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SB-413 Electricity: offshore wind generation facilities: site certification.(2021-2022)

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Date Published: 02/12/2021 09:00 PM
SB413:v99#DOCUMENT


CALIFORNIA LEGISLATURE— 2021–2022 REGULAR SESSION

Senate Bill
No. 413


Introduced by Senator McGuire
(Coauthor: Senator Laird)

February 12, 2021


An act to add Section 25711.3 to, and to add Chapter 6.3 (commencing with Section 25545) to Division 15 of, the Public Resources Code, relating to electricity.


LEGISLATIVE COUNSEL'S DIGEST


SB 413, as introduced, McGuire. Electricity: offshore wind generation facilities: site certification.
The existing Warren-Alquist State Energy Resources Conservation and Development Act establishes the State Energy Resources Conservation and Development Commission (Energy Commission) and grants the Energy Commission the exclusive authority to certify any stationary or floating electrical generating facility using any source of thermal energy, with a generating capacity of 50 megawatts or more, and any facilities appurtenant thereto.
This bill would require the Energy Commission, in consultation with the Offshore Wind Project Certification, Fisheries, Community, and Indigenous Peoples Advisory Committee, which the bill would create, to establish a process for the certification of offshore wind generation facilities that is analogous to the existing requirements for certification of thermal powerplants, but applicable to offshore wind generation facilities, and would make the Energy Commission the exclusive authority for the certification of offshore wind generation facilities. The bill would require an applicant for certification of an offshore wind generation facility to certify specified matter. The bill would state the intent of the Legislature to amend the bill to provide sufficient direction and authority to the commission to: (1) evaluate, assess, and mitigate, to the extent feasible, any adverse impacts on indigenous peoples, fishing, and local communities adversely affected by the permitting, development, and operation of offshore wind generation projects, (2) recover the costs of mitigation from the applicants for certification of offshore wind generation facilities, (3) impose assessments on offshore wind generation facilities in order to ensure full economic and environmental compensation for any adverse effects offshore wind generation projects may have on indigenous peoples, fishing, and local communities, and (4) provide mechanisms whereby any assessments be adopted in a duly noticed public hearing, be deposited in publicly audited accounts, and be disbursed annually in an open and public process.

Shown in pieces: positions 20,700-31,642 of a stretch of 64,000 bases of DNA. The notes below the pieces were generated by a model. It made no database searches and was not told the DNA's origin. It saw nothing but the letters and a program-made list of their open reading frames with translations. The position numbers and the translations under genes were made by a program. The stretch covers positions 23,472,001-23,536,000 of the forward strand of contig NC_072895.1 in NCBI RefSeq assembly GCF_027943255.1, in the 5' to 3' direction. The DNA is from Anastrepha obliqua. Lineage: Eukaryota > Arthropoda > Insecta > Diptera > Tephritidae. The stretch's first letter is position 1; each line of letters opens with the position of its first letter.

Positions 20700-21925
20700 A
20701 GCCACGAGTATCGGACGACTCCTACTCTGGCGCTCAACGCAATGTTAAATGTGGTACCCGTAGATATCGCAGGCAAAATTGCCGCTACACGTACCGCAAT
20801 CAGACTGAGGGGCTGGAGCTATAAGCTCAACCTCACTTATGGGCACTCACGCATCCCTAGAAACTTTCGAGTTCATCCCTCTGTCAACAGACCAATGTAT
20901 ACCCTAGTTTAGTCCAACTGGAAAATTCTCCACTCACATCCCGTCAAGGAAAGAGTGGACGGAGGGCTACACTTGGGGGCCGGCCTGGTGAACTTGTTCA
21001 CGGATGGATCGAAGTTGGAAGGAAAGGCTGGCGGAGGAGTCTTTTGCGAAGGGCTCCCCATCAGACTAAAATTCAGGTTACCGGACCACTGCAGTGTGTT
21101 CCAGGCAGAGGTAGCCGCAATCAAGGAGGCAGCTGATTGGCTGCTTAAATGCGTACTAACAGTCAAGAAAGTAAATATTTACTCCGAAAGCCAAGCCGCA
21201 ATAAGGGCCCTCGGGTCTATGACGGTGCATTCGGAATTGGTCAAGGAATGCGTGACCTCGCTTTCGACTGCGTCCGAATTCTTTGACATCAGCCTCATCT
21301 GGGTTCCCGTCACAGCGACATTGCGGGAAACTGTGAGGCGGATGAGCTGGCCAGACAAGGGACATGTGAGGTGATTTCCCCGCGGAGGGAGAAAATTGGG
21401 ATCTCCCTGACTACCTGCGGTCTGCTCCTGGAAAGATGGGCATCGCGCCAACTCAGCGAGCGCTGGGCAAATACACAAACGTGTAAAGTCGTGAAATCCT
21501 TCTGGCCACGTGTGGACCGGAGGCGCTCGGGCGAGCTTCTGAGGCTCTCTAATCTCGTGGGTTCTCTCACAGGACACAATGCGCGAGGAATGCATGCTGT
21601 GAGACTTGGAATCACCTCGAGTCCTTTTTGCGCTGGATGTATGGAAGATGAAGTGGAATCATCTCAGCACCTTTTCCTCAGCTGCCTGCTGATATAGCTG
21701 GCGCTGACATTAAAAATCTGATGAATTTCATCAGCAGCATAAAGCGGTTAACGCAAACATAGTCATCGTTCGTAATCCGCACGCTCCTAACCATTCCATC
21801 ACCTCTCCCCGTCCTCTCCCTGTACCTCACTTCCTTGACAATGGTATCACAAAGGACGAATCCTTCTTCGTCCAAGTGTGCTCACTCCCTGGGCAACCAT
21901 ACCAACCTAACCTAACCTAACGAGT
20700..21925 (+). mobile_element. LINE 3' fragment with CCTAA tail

The California Constitution establishes the Public Utilities Commission (PUC), with jurisdiction and certain authority over all public utilities, subject to control by the Legislature. Existing decisions of the PUC institute an Electric Program Investment Charge (EPIC) to fund renewable energy and research, development, and demonstration programs. Existing law creates in the State Treasury the Electric Program Investment Charge Fund to be administered by the Energy Commission and requires the PUC to forward to the Energy Commission at least quarterly moneys for those EPIC programs the PUC has determined should be administered by the Energy Commission for deposit in the fund.
This bill would, upon appropriation by the Legislature from the fund, require the Energy Commission to establish a program for the research of the effects of offshore wind generation development on fisheries, Native American populations, and small local governments in those regions of the state where development of offshore wind generation projects are proposed along the coast of California.
Vote: MAJORITY   Appropriation: NO   Fiscal Committee: YES   Local Program: NO  

The people of the State of California do enact as follows:


SECTION 1.

 Chapter 6.3 (commencing with Section 25545) is added to Division 15 of the Public Resources Code, to read: